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Titanic Picture Postcards

The New White Star Liner 'Titanic'- Pre-disaster postcard with an illustration of the Titanic and its specs
Pre-disaster postcard, National Postal Museum Curatorial/History Reference File

Pre-disaster postcard of the Titanic, front
Pre-disaster postcard, front
Courtesy Dr. Edward and Joanne Dauer

The brief life and tragic end of the Royal Mail Ship Titanic coincided with the first “golden age” of picture postcards, which lasted from 1907 to 1915, and postcards form an important part of the ship’s legacy. However, relatively few photographs exist of Titanic. Most images purporting to be the ship actually picture her slightly older, nearly identical sister, Olympic. Here are some examples from the National Postal Museum’s collection and the exhibition Fire & Ice: Hindenburg and Titanic.

Pre-Disaster Postcards

Numerous pre-sinking picture postcards touted Titanic’s status as the largest ship in the world by impressing both sender and recipient with statistics about her size and cost. Here, publishers Walton of Belfast repurposed their postcard of Olympic, simply changing the title to Titanic. However, they forgot to change the accompanying text, which still refers to Olympic and shows the older ship’s launch date (October 20, 1910 vs. May 31, 1911 for Titanic). The postcard is unused.

Pre-disaster postcard, back
Pre-disaster postcard, back. Courtesy Dr. Edward and Joanne Dauer.

One of the few surviving picture postcards actually mailed aboard Titanic, this card was published by Raphael Tuck and Sons of London. Part of their “Oilette” series of cards (designed to resemble miniature oil paintings) it, too, features Olympic standing in for Titanic. Postcards such as this would have been available from stationers, dockside vendors and in the liners’ barber shops.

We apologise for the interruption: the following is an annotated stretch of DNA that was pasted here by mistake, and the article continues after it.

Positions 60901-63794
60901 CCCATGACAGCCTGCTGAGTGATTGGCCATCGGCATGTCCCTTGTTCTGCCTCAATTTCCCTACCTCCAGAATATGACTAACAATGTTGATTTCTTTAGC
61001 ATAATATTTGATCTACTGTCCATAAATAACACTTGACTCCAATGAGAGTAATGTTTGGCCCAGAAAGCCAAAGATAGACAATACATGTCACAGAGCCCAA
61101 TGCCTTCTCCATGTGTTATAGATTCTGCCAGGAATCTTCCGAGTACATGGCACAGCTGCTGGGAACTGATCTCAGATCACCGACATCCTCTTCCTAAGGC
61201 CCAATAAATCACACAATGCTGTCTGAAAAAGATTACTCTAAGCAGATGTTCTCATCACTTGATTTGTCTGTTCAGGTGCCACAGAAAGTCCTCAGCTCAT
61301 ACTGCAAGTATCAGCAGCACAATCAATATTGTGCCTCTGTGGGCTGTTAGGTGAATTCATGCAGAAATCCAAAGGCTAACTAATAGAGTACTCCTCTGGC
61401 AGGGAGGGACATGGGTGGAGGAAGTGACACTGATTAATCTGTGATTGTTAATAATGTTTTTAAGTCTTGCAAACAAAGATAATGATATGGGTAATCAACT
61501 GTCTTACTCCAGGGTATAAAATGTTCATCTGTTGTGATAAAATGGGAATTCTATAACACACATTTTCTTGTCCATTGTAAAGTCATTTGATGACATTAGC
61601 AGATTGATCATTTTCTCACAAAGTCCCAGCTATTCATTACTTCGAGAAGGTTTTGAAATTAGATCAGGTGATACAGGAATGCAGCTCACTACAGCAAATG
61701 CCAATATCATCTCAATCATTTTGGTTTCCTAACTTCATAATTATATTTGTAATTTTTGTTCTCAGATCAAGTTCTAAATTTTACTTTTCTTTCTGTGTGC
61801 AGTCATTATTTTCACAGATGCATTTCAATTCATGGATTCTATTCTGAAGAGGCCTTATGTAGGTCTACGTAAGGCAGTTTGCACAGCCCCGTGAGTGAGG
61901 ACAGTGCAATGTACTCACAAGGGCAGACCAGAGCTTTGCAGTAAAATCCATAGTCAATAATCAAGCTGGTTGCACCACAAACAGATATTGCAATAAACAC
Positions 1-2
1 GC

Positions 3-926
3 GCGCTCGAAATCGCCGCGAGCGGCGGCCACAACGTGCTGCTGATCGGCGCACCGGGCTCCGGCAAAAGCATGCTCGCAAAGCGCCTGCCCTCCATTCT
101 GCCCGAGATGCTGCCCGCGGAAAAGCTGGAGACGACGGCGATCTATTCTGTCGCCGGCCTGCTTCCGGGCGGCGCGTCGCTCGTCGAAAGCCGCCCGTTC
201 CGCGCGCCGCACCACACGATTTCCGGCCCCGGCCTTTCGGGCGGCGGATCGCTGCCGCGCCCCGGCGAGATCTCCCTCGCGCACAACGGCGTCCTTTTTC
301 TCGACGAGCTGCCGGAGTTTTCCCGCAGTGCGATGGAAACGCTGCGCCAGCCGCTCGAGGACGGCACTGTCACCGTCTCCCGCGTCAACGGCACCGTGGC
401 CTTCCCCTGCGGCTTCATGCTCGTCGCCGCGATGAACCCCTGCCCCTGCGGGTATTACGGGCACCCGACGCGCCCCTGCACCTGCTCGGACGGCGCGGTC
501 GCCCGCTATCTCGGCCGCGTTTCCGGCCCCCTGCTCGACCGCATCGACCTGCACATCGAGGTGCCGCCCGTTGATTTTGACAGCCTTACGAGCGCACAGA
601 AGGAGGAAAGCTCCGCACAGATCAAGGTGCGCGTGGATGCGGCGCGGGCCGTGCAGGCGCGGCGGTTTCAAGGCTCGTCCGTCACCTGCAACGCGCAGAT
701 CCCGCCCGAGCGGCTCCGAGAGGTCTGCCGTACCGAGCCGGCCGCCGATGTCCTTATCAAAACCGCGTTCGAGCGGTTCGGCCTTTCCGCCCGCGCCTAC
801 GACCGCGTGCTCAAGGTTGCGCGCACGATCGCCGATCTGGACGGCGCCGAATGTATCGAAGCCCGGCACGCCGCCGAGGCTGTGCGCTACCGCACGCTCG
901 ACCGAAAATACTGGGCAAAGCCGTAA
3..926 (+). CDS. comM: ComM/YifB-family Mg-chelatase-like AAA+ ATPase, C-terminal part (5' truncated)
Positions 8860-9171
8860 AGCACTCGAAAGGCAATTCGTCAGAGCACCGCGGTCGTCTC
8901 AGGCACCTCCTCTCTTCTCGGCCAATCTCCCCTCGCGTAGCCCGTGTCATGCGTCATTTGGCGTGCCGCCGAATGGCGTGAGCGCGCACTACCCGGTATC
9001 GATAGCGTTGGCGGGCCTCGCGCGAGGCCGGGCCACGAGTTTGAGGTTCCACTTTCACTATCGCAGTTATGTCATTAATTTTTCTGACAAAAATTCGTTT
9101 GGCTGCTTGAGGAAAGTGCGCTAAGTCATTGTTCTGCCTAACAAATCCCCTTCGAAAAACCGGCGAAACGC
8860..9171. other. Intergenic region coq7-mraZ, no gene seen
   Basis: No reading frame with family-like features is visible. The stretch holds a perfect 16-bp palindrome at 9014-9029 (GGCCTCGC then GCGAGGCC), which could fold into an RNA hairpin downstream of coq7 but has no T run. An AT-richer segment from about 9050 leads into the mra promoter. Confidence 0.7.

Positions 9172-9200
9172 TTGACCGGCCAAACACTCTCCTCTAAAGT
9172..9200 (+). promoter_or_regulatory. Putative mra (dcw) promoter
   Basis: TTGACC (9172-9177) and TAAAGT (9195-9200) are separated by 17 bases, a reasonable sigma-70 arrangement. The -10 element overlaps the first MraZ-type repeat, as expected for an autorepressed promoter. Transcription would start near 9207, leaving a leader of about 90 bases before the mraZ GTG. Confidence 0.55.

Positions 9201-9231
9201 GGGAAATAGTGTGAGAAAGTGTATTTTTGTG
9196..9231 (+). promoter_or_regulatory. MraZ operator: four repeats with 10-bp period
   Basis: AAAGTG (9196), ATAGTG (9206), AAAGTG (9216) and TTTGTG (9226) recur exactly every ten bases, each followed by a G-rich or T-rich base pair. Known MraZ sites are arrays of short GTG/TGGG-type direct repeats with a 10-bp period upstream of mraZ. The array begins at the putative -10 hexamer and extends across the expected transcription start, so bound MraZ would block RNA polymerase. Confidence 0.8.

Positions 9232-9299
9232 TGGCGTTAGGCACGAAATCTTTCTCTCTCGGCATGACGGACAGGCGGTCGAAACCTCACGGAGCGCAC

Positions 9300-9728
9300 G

Signed “Love, Ugly” by an unknown passenger and addressed to “Miss Gwen,” this card was postmarked aboard Titanic and sent ashore with the mail, probably at Queenstown, Ireland, the ship’s last port of call before heading westbound across the Atlantic.

Ocean Liner Titanic- Largest Steamer in the World- Post-disaster postcard with black and white illustration of the Titanic
Post-disaster postcard
National Postal Museum Curatorial/History Reference File

Post-Disaster Postcards

The Tuck’s Oilette card was reissued after the disaster. Notice the different text on the message side.

In this Titanic memorial postcard, the copious amount of smoke emanating from the liner’s fourth funnel is an artist’s error. A “dummy” funnel, it was used for ventilation and to heighten the impression of size and strength. This card was mailed at Halifax, Nova Scotia on May 11, 1912; Titanic victims were being buried in Halifax cemeteries as late as June.

Postcard publishers wanting to capitalize on the market for Titanic disaster postcards were panicked by the news that the Cunard Line’s RMS Carpathia had rescued Titanic’s survivors.  The pokey little vessel had plied Atlantic waters for nearly ten years in relative obscurity. Neither large, nor fast, nor elegant, few photographers had bothered to capture her image. Here an unknown publisher has—almost incredibly—resorted to altering a photograph of RMS Mauretania, fastest ship on the Atlantic. Three of Mauretania’s four funnels have been removed and the name Carpathia written on the bow. The postcard was mailed in New York on May 8, 1912.

Many survivors remembered that Titanic’s eight musicians played “Nearer My God to Thee” immediately before the ship sank. The hymn became a popular theme of Titanic memorial postcards. The ship pictured at the top is, of course, Olympic. None of Titanic’s musicians survived.

Written by Daniel Piazza
April 2012

Additional Imagery

  • Post-disaster postcard, back
    Post-disaster postcard
    National Postal Museum Curatorial/History Reference File
  • S.S. Carpathia who rescued 705 survivors of the S.S. Titanic- Post-disaster postcard
    Post-disaster postcard
    National Postal Museum Curatorial/History Reference File
  • Post-disaster postcard with sheet music to Nearer my God to Thee
    Post-disaster postcard
    Loan from Dr. Edward and Joanne Dauer